People with disabilities gain from internships in kitchen, restaurants at five-star hotel in Hong Kong
- Gu Shi-yi, one of four interns at the Landmark Mandarin Oriental under a training programme for people with disabilities, now knows he wants a kitchen job
- He and fellow trainees in the hotel’s pastry kitchen and restaurants are praised for their hard work, focus and concentration by its culinary director
When Daphne Jerelyn Esteban’s parents found out that she’d be working at The Landmark Mandarin Oriental in its pastry department, they were overwhelmed with joy.
To hear that their teenage daughter had got a summer internship at one of Hong Kong’s most prestigious hotels would be a proud moment for any parent, but this piece of news was especially sweet for the family.
That’s because Esteban, who is 17 years old, grew up with autism, speech impairment and mild intellectual disability. As a result, she has struggled with communication throughout her life, she says.
“Some people won’t understand me because it’s too hard to speak properly.”
Despite these challenges, the budding pastry chef is now interning at The Landmark Mandarin Oriental in Central, through a programme jointly run by the social enterprise Cookie Smiles and the Shine Skills Centre (SSC), a member of the Vocational Training Council that offers training programmes for people with disabilities.
Through this trial work-placement scheme, called the “Shining Star Programme”, graduates of SSC courses such as bakery and cafe service, catering service, and fast food operation have the opportunity to work at a five-star hotel or an established food and beverage outlet.
Cookie Smiles acts as an intermediary, helping to bring Shine students into real-world kitchens so that they can be prepared for future employment.
Esteban, along with three other students from SSC, began work in June as “shining stars” at The Landmark Mandarin Oriental, where they’ll work until August as part of the programme’s first intake.
Esteban and Gu Shi-yi, who has a hearing impairment, are working in the hotel’s pastry kitchen. Meanwhile, Richee Lee Ho-ting, who has an intellectual disability, and Kwok Ka-fung, who has hearing and speech impairments, are working as food runners for the hotel’s two restaurants, two-Michelin-star Amber and European casual restaurant Somm.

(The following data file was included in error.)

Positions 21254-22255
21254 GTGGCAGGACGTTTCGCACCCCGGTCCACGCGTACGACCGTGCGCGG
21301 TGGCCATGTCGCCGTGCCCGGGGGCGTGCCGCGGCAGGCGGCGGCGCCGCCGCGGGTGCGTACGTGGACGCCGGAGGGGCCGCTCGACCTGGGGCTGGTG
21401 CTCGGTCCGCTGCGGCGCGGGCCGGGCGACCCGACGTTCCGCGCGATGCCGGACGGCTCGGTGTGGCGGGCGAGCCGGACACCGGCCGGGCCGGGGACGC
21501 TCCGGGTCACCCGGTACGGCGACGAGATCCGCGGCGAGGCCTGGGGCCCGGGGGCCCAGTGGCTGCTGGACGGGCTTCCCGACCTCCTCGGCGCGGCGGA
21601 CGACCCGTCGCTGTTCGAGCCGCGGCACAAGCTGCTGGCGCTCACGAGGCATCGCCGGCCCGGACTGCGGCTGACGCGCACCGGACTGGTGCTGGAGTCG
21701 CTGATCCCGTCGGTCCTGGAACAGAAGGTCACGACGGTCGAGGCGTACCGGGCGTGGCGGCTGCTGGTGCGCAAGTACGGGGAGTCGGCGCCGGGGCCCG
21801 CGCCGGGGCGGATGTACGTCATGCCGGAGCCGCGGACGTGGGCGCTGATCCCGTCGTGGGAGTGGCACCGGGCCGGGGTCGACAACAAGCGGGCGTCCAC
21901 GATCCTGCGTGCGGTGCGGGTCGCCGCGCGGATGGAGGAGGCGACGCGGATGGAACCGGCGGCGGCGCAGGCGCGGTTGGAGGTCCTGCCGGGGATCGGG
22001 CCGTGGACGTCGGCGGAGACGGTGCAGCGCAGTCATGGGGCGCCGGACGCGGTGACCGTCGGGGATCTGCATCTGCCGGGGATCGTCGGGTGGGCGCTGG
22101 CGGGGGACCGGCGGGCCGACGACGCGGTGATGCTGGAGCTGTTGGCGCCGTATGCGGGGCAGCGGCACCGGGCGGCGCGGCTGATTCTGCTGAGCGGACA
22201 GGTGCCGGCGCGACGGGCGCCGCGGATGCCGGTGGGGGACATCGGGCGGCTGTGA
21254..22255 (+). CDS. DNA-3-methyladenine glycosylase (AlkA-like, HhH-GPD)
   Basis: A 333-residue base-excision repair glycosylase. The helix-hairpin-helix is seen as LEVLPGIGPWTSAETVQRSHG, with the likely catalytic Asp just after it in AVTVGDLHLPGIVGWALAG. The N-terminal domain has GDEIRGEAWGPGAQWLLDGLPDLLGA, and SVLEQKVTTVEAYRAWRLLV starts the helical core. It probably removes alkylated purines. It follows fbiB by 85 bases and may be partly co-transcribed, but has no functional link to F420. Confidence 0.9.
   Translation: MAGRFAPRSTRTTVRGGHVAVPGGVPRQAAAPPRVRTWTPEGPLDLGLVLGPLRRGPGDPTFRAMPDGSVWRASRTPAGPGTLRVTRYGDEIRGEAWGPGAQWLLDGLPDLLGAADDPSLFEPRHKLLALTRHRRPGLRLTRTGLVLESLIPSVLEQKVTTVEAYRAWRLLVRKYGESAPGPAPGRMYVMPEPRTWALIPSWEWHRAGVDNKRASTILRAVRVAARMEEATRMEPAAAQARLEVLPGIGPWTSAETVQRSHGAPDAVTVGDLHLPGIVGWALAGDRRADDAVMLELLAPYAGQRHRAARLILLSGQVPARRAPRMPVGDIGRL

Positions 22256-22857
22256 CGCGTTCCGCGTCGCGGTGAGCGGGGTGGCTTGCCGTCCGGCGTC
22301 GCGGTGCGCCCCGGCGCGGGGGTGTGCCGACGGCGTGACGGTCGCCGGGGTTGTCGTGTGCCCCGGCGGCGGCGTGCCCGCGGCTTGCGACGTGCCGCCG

Gu only recently developed an interest in hospitality. “Before, I didn’t know what I enjoyed or wanted to do,” he says. “But after going to the Shine Skills Centre and studying the bakery and cafe service course, I started liking making food, because I understood how certain ingredients, mixed together, could be so beautiful and delicious.”
Now he feels confident that he’s found his life goal. At The Landmark Mandarin Oriental, his daily tasks include preparing chocolate pieces for decoration, sorting through almonds and scooping fruits for jelly.
Having this practical in-the-field experience, he says, has taught him about the high standards of organisation and hygiene in a top-tier kitchen.
Given his hearing impairment, Gu has made several adjustments. In the kitchen, he has a printed list of simple phrases so that colleagues can communicate with him by pointing and vice versa.
At times, he’ll resort to using his phone to type out certain words. “I also wear a hearing aid, [but] sometimes when people speak too quickly, I won’t be able to hear it clearly. So people need to speak a bit slower to me,” he adds.
Esteban, on the other hand, has found her transition to the kitchen quite seamless. She loves organising desserts in the big pastry fridge, while other tasks have included rolling out cookie dough and frosting desserts.
As food runners, Kwok and Lee help kitchen staff and waiters by sorting out utensils, folding napkins, wiping wine glasses and bringing coffee for the waiters to serve.